In fact, much of the health, fitness, and nutrition information found online is simply not trustworthy.  Most people tend to assess the quality of online information based on cognitive shortcuts known as “heuristics” (i.e., “hmm, this sounds intuitively logical to me, so therefore it must be true”), rather than a detailed examination of the quality of the information. And fair enough, it’s hard to know better if you don’t have a relevant science qualification! So how can you know what to trust?

Many people will look for someone who can interpret this information for them (and if you’re reading this article then, congratulations, you’ve already found an excellent resource in this site!)

But for many truth seekers, a highly accessible source of information is their personal trainer, the big guy who’s always at the gym, or the attractive girl that posts about nutrition on Instagram. Some of these people will even call themselves (or brand themselves) as “experts” or “gurus.”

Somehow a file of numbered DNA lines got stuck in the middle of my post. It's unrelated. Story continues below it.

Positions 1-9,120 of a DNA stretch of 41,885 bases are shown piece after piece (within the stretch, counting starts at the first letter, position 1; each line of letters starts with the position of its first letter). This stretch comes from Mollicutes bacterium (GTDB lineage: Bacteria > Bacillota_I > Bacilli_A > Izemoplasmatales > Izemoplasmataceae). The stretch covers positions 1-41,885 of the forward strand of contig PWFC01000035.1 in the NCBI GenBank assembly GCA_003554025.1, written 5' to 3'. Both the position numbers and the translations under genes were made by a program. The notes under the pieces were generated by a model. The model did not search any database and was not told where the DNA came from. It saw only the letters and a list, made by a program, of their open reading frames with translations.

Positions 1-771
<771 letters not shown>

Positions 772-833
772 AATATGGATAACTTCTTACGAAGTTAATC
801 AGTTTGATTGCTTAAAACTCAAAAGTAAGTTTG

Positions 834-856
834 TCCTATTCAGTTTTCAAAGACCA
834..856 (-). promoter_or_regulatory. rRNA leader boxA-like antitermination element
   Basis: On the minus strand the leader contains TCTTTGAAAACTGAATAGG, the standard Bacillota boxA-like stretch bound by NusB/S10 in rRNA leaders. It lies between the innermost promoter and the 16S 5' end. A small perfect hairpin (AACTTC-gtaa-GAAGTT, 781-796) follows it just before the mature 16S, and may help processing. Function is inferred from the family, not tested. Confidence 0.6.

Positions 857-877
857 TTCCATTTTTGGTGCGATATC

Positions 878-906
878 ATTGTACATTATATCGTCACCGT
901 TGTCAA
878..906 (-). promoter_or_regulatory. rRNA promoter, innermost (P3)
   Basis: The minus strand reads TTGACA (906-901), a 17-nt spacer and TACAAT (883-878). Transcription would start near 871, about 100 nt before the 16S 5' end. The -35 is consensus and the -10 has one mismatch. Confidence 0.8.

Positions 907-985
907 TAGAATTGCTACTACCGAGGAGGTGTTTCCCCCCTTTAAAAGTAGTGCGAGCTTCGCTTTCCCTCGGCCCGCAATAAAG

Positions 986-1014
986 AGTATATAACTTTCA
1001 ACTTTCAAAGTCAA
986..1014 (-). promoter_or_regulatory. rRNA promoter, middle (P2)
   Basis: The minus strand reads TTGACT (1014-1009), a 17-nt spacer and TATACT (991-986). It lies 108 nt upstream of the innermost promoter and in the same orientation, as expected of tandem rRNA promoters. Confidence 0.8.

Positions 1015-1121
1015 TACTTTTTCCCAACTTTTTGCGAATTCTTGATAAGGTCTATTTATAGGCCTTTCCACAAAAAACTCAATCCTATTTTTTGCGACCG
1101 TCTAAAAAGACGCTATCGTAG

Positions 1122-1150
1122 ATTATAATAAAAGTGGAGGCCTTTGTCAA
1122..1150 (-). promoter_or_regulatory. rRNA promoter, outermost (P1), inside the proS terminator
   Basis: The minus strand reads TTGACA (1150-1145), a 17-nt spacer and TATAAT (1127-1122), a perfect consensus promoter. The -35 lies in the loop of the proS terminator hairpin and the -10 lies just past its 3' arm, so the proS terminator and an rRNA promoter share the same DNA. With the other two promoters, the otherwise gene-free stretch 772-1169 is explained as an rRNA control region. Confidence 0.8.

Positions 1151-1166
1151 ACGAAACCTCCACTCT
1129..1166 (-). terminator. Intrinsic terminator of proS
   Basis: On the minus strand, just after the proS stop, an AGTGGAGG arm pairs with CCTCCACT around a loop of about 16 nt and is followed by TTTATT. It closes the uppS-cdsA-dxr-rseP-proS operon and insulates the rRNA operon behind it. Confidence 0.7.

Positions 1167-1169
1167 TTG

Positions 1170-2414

fake health fitness expert

Figure 1- This man may be a fitness expert, but you certainly can’t tell from the information provided here. But as you can see, he is a popular source of information!

We’ve Seen How This Goes Wrong!

So just how trustworthy ARE these self-proclaimed health “experts”? Some recent controversies offer some clues.

Famously, there was Belle Gibson, the health blogger with no science qualifications who made false claims about having multiple cancers and “treating” them through nutrition. Her lies netted her a large amount of money which she has yet to repay despite a court order. For a fascinating read on this case, I can recommend the book The Woman Who Fooled The World by Nick Toscano.

More recently, blogger Olivia Budgen made the news for insensitive claims about cancer, then was rightly criticised on this very site for her attempted apology (sorry, not sorry). Olivia provides a great resource when she just sticks to posting recipe ideas. She has made an effort to improve the quality of her advice in recent times, providing references for her claims, and clear disclaimers in response to criticism from myself and others.